“I wish i. Could have went but i live in north Carolina 25 hour drive n m ey.”
And others will be with her in spirit from countries around the globe, “My heart was there in Hawaii with you all and will be again in Colorado. Im in Australia can’t get there physically but spiritually I’m there . Bless you guys @mslyssac keep your dad close he’s gonna need you all so much more now he’s lost that wonderful lady [smile].”
“i am in calgary,alberta canada i wish i can be there for you guys my thought and prayer are for the chapman family and rip beth we will all will miss you.”
“I’m writing this from Abuja, Nigeria,Africa.My kids and I are big time fans of “Dogs the bounty hunter “.and lately “Dog and Beth on the hunt!” It is with heavy hearts and the rudest shock, that we heard of Beth’s passing on.”
“When I think Hawaii…I think of Dog, Beth and family. My heart hurts for all of you. Lots of love all the way from Canada.”
“I wish I could come over from uk to pay my respects to this lovely woman xx.”
“I will light a candle for her i will be thinking bout you all i used to watched dad in bounty hunting rip beth you will be miss by loada of ppl my heart goes to u all seen as i live in england.”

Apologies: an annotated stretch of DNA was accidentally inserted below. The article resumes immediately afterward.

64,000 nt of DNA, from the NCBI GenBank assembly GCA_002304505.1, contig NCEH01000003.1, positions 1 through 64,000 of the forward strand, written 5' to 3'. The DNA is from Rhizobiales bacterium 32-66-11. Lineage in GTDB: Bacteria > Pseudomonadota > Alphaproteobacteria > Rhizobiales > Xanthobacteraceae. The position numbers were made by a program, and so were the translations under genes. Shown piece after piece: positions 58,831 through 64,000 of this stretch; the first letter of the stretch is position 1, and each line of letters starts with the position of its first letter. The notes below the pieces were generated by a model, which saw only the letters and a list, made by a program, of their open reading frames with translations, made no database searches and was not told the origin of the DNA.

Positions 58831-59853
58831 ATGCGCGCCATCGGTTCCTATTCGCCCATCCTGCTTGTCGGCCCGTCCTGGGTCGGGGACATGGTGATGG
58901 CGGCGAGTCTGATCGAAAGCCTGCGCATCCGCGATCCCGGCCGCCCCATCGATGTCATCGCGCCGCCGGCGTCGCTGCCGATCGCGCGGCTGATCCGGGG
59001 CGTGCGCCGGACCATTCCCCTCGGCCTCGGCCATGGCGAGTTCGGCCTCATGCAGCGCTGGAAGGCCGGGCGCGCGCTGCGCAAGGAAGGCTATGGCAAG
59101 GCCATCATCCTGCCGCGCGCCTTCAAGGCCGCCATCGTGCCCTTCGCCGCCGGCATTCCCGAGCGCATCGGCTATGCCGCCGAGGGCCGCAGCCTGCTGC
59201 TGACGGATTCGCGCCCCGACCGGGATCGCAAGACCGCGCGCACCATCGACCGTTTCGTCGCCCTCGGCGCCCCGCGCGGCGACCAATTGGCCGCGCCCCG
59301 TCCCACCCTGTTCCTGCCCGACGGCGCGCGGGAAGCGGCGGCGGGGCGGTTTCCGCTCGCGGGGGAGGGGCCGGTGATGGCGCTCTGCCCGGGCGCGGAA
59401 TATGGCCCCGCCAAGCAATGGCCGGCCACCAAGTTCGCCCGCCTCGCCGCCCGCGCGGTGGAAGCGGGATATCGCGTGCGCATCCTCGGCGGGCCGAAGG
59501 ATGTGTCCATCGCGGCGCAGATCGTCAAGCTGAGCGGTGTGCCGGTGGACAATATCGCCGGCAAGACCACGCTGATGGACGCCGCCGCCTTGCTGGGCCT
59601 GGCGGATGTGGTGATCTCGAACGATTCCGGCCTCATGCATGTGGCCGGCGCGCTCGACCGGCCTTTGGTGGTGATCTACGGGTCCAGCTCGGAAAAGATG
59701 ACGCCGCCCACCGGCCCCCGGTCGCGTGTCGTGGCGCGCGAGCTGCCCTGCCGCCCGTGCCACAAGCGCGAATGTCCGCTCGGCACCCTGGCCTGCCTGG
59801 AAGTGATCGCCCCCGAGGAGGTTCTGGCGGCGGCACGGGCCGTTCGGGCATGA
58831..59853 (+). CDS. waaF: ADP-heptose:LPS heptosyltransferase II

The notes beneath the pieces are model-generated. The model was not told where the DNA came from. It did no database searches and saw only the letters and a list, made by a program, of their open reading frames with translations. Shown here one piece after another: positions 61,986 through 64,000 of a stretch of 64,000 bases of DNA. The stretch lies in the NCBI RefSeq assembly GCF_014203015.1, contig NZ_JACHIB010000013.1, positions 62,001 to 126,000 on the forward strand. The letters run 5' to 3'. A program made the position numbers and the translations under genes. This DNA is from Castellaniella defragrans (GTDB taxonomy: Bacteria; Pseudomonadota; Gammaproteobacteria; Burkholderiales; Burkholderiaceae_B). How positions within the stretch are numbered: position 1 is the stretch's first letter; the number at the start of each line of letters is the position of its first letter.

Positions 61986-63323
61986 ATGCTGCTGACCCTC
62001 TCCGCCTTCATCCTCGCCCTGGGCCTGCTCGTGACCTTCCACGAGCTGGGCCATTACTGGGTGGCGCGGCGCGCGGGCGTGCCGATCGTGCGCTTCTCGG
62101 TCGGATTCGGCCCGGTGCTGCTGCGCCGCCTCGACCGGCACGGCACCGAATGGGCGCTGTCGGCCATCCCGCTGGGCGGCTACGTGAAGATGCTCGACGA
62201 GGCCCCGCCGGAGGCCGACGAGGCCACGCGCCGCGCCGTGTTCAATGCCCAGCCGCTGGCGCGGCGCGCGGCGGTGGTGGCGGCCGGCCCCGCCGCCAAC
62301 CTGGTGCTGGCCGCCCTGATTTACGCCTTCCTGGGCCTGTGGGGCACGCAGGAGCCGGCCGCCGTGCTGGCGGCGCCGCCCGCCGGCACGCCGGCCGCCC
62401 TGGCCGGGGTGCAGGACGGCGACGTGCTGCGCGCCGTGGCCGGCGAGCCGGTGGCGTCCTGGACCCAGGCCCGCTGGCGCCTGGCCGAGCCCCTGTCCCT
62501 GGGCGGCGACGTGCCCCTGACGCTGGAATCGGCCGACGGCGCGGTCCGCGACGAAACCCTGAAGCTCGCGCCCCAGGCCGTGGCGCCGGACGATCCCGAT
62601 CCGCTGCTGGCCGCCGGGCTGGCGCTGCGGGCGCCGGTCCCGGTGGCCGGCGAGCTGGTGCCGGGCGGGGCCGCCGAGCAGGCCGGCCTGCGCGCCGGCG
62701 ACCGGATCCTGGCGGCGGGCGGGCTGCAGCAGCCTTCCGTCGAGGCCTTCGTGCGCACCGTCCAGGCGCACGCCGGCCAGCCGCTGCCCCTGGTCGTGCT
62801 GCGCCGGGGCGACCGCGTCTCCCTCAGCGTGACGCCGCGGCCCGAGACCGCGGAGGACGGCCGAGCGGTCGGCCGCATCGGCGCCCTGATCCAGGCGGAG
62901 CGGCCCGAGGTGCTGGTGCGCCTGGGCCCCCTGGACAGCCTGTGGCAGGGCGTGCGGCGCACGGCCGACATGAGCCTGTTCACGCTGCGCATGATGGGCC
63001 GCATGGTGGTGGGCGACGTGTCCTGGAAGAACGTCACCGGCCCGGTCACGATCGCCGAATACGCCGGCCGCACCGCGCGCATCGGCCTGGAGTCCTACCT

Many others simply said they wish they could attend but can’t, “I wish I could be there. I am coming to Colorado next month, it there a site she will have in remembrance of her that I can visit? We loved Beth and have been so saddened by her passing.”
“Wish I could be there. Beth was one of my role models and I will always look up to her 🙂 she was truly an amazing and wonderful lady.”
And one supporter said they’re still holding out hope that they can get out of their job and make it to the memorial. “I’m trying to get off work to go. I’ve always wanted to meet her she was such a strong empowered woman just watching her and your family on TV you could tell her family ment everything to her she was the definition of a strong woman.”